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Compare and Contrast two scenes in Romeo and Juliet which explore key themes in the play

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Compare and Contrast any two scenes in Romeo & Juliet which explore key themes of the play In this essay I will be comparing two scenes within the play that convey similar and contrasting themes. The themes I have chosen to contrast are love, hatred, loyalty, time and fate. I will also look at how Shakespeare uses these themes to characterise the protagonists and antagonists, moving it towards its tragic denouement. The scenes I have chosen are Act 2 Scene 2, the famous balcony scene, in which Romeo and Juliet fall deep into blinding love and agree to marry; and Act 3 Scene 1, in which a terrible fight breaks out between Tybalt and the Montagues, resulting in Tybalt and Mercutio's deaths, and Romeo's exile. I have chosen these scenes because they show such contrast that it is hard to believe that they are in the same play. They also uses a wide range of themes that are used in very different ways within the two scenes, as well as this, the scenes are two of the most romantic and exciting of the entire play. ...read more.


The anger shown in this scene is portrayed through Tybalt and Mercutio's constant taunting of each other. This creates dramatic irony as neither Mercutio nor Tybalt know of Romeo's wedding to Juliet. Mercutio calls Tybalt a "rat-catcher" and "King of the Cats", in a very intimidating and demeaning way. This is a definite contrast to the balcony scene which rejects the families' hatred of each other based merely on their names. The role of Mercutio in this scene shows the extent of the enmity for Mercutio belongs to neither house yet is caught up in the fighting between them, showing that the hatred is beyond just the families. Loyalty is one of the central themes for both scenes; however, the way in which the characters express their loyalty is very different. In 3.1, the "ancient grudge" brings together the various alliances. The Capulet Tybalt feels passionate towards his family, referring to Romeo as "boy", a very degrading and insulting form of address. Mercutio too, despite being neither Montague nor Capulet sides with Romeo and is dismayed by Romeo's "cowardice", exclaiming disbelievingly, "O calm, dishonourable, vile submission". ...read more.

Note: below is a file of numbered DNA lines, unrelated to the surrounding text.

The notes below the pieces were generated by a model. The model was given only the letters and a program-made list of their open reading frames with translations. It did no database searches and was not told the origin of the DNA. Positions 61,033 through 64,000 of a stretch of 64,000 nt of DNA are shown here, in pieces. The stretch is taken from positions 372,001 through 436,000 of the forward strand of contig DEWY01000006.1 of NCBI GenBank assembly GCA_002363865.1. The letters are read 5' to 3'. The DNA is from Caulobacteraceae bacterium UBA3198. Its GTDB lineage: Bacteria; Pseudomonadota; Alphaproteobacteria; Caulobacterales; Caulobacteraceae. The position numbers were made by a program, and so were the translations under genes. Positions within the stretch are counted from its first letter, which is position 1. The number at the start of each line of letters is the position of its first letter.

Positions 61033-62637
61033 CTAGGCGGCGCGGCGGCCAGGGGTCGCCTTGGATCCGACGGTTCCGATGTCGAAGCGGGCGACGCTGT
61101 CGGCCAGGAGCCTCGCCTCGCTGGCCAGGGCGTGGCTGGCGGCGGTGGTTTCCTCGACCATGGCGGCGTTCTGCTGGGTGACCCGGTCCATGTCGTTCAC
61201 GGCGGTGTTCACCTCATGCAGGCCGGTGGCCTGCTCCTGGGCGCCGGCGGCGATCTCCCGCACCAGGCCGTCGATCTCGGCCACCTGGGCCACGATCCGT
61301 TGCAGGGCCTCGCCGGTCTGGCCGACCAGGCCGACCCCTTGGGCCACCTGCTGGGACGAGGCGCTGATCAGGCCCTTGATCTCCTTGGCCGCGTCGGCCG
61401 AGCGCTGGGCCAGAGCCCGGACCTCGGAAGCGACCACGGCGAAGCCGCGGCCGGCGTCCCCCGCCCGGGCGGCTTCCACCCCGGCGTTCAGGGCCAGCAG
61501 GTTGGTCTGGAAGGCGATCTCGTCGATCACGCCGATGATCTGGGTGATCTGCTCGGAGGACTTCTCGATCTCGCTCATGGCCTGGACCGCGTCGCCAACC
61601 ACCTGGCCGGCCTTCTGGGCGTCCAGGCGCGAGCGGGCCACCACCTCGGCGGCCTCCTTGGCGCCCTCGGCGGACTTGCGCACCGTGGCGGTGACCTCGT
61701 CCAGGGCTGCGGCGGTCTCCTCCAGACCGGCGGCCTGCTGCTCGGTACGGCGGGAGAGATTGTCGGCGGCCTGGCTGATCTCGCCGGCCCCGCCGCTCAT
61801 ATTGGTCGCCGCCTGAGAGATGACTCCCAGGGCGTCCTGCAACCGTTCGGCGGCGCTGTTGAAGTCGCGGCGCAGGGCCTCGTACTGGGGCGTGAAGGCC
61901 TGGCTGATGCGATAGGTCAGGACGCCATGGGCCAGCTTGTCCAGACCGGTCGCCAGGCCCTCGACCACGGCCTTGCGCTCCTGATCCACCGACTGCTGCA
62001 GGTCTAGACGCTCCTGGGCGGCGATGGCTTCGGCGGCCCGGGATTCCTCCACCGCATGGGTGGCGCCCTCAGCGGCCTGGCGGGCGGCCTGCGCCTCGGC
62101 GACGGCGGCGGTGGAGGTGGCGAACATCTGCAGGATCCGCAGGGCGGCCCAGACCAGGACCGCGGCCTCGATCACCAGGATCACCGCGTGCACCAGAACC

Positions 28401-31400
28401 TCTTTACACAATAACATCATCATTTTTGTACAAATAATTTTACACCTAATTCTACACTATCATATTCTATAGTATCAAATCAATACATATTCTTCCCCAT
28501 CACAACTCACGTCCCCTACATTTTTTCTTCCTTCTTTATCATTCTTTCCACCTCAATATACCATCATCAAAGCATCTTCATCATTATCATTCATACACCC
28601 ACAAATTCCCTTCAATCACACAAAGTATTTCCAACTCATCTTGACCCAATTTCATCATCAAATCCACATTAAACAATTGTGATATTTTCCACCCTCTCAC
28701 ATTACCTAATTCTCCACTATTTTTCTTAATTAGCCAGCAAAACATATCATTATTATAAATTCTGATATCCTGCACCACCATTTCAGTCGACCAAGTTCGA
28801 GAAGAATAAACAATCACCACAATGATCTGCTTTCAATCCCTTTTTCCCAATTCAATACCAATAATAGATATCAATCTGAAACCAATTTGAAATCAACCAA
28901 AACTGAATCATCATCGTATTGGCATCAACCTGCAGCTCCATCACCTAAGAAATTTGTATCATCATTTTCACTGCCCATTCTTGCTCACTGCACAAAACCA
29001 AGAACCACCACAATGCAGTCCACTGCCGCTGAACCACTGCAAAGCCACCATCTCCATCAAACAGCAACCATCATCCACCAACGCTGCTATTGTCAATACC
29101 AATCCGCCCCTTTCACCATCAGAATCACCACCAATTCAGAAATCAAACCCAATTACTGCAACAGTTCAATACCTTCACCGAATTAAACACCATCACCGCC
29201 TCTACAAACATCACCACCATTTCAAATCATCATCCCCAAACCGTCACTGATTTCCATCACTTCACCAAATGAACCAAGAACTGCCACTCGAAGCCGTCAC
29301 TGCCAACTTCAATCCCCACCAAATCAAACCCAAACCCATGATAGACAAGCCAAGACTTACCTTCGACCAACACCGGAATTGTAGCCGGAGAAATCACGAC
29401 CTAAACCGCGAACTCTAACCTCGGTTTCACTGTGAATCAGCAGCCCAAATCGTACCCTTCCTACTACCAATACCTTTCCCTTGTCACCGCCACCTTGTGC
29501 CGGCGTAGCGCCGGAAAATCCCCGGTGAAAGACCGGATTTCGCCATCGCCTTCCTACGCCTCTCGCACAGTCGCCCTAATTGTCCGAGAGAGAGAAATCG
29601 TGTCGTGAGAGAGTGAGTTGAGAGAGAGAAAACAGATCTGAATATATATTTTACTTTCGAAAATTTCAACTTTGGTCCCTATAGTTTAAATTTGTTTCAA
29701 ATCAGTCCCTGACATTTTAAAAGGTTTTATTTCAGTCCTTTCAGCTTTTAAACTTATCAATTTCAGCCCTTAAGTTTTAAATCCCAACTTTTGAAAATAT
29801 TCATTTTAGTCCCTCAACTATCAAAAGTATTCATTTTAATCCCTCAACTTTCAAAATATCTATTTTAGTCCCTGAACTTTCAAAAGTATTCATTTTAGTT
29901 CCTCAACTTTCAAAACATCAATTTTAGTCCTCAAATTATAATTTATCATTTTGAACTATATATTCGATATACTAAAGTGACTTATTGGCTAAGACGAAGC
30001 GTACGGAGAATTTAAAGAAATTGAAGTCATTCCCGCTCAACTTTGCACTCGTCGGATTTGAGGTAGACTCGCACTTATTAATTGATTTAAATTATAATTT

This personification of fortune as a being rather than a "force" adds to the shock of the scene. It shows Romeo's frank description of himself and of his position and the theme of fate and hatred are used to move Romeo's quite backward character to the present. Fate leads Romeo into exile, where he can no longer see Juliet, and in an attempt to, leads to his death. The fate described in 2.2 is far less morbid and fearful as it is in 3.1 onwards. However, its optimism proves to be short-lived as the tragedy engulfs the play's action In conclusion, Shakespeare's use of many contrasting and similar themes within the play brings out the great tragedy in Romeo and Juliet which makes it one of the most famous plays in English literature. Shakespeare conveys these varied themes through the characters' speeches and body language and actions. They dominate the play, and are present within every scene, though especially in the ones I have discussed in this essay. Shakespeare shows that no matter how different the scenes are, they are all linked by the themes that ere expressed within them. For it is not one, but all the themes combined that lead to the tragic deaths of both Romeo and Juliet and the woeful ending to the play. ?? ?? ?? ?? 1 Simon Lock ...read more.

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